Can We Ever Learn from Our Mistakes? (Some Thoughts on and Beyond Damnation Island by Tracy Horn)

IMG_0548One of the reasons I love reading nonfiction is that I get to learn so much. Not only does the book itself satisfy my mind’s need for new information, but an excellent nonfiction book will also lead me to topics outside the main subject of the book. I will go down a Wikipedia rabbit hole and find myself down there two hours later and realize it’s one in the morning and I need to go to sleep.

Tracy Horn’s Damnation Island: Poor, Sick, Mad, & Criminal in 19th-Century New York did not disappoint. It gave a detailed history of the horrors of what was once called Blackwell’s Island but also introduced me to political figures and historical events in New York that I looked up on my own. I have lived in New York for almost ten years now, and I appreciate it when an author focuses in on one part of the city but provides historical context so that I can learn more about the city I love.

But even though I love this city, it’s hard to deny that it has a dark and somewhat shameful past, especially after reading this book. The conditions that existed for New York’s sick, poor, and mentally ill were atrocious and allowed to be so for years. I imagine that this was true in a lot of areas but was exacerbated by the city’s enormous population.

But still, when reading this, I found it hard to fathom how this could be tolerated for so long, especially when it came to the treatment of women on the island. Horn spends a lot of time talking about the female patients at the asylum because it was a mostly-female facility. The most striking thing to me was that many families committed women as a way to get rid of them, and not because they were indeed mentally ill. When I read that, I have to wonder how many suffered because they may have had a dissenting opinion or were just “different.” At another location of the island, the Almshouse, widows found themselves overcrowded because they had nowhere else to go after their husband’s died.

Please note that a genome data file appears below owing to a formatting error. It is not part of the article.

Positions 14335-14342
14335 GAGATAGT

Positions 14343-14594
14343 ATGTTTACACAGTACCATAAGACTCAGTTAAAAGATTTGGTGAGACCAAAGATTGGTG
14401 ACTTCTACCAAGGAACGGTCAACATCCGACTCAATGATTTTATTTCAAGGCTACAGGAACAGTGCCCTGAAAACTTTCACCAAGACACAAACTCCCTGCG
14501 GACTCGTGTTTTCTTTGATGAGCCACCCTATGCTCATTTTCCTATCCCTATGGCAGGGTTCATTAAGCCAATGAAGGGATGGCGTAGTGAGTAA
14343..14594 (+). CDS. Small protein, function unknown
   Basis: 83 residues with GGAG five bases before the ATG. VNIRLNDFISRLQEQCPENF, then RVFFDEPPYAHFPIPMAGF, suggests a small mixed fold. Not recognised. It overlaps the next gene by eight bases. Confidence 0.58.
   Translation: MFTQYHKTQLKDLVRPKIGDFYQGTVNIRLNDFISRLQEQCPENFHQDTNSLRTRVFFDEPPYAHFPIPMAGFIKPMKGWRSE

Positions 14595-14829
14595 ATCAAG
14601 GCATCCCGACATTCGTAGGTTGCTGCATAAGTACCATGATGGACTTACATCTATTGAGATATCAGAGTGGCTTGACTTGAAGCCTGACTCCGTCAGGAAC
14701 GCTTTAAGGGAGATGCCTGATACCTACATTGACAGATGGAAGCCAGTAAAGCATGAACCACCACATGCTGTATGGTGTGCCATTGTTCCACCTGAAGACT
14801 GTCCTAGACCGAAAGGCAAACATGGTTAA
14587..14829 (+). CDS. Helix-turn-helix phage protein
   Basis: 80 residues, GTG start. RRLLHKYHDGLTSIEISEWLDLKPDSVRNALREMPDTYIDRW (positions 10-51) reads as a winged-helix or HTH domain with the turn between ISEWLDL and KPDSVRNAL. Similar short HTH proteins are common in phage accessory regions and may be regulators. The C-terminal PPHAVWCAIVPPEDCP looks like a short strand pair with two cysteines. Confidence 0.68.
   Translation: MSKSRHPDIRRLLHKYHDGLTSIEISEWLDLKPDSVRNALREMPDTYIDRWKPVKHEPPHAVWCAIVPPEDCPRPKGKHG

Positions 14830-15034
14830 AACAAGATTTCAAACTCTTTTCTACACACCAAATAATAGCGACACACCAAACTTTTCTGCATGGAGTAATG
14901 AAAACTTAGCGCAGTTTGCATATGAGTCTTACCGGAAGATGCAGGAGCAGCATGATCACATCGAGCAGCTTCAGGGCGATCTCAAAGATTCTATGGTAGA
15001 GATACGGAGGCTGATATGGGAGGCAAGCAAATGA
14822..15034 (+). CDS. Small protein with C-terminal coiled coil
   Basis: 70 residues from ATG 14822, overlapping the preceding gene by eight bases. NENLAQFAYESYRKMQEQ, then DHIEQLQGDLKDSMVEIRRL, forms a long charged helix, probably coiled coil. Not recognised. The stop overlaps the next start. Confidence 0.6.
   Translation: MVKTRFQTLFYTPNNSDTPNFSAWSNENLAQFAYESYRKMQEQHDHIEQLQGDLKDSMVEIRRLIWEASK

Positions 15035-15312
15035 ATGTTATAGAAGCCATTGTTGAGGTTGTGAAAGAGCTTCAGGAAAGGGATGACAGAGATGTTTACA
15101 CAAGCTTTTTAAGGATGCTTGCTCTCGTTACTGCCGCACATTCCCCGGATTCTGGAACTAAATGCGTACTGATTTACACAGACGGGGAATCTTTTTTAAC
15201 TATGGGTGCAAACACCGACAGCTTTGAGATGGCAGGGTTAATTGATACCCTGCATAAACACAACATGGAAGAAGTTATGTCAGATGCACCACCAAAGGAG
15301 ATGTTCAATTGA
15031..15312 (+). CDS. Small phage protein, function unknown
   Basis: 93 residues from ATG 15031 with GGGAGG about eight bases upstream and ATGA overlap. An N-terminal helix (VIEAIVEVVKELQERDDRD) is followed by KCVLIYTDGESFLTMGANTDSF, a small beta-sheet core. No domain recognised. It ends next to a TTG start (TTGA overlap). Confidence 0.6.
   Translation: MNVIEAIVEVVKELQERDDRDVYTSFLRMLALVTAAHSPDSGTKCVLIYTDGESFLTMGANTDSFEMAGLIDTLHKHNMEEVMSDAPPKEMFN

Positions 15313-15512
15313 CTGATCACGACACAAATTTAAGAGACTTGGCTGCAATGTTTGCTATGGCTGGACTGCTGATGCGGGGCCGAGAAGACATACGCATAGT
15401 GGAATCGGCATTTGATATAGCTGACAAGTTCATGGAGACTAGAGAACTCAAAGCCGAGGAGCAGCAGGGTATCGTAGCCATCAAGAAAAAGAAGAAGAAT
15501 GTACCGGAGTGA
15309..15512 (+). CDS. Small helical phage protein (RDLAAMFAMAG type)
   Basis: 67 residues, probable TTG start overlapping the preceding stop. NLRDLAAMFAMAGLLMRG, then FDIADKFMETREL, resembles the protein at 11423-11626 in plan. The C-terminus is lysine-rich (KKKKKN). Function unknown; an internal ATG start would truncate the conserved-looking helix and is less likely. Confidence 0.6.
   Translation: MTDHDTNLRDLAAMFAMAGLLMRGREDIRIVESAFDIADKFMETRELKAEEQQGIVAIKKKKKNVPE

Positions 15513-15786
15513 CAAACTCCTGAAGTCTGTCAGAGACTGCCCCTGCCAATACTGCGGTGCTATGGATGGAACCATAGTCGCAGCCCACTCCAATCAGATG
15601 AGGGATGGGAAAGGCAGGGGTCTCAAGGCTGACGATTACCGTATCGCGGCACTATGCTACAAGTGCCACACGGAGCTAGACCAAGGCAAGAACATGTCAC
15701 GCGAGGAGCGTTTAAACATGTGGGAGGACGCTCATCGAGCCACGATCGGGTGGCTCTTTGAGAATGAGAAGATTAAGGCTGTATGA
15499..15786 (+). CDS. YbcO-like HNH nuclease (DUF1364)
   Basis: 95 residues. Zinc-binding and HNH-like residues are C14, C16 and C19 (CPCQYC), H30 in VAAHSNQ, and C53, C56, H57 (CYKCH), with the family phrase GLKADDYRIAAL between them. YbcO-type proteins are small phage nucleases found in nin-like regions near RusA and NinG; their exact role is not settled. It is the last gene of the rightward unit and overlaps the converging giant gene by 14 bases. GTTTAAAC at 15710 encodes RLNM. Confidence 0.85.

And yet, is it really that hard to believe? While I don’t think there is a practice of warehousing widows in facilities with abusive staff with little food and no space or privacy of their own, it is easy for me to see that a lot of the ideas about women that existed in the 19th century still perpetuate today. Many women who report sexual assaults and abuses are not believed. We are often accused of being “moody” and “too sensitive.” This is not to say that nothing has improved for women, because I know that is not true. The last 100+ years have obviously brought about a lot of positive change for women, but there is still a long way to go.

We still have a lot of work to do when it comes to the more vulnerable members of society. I mentioned in a previous post that I often see a homeless man on my commute who is clearly mentally ill. I have to believe there is a better option to be had for him than being on the street or in a facility like what was on Blackwell’s. I’m not sure what the answer is, but I hope we find one soon.

 

Photo credit: I can’t remember if I took this, or if it was my fiancé, but this is the abandoned Smallpox Hospital on Roosevelt Island (formerly Blackwell’s Island).  The island is now full of condos and academic facilities, but some of it’s past is still present.

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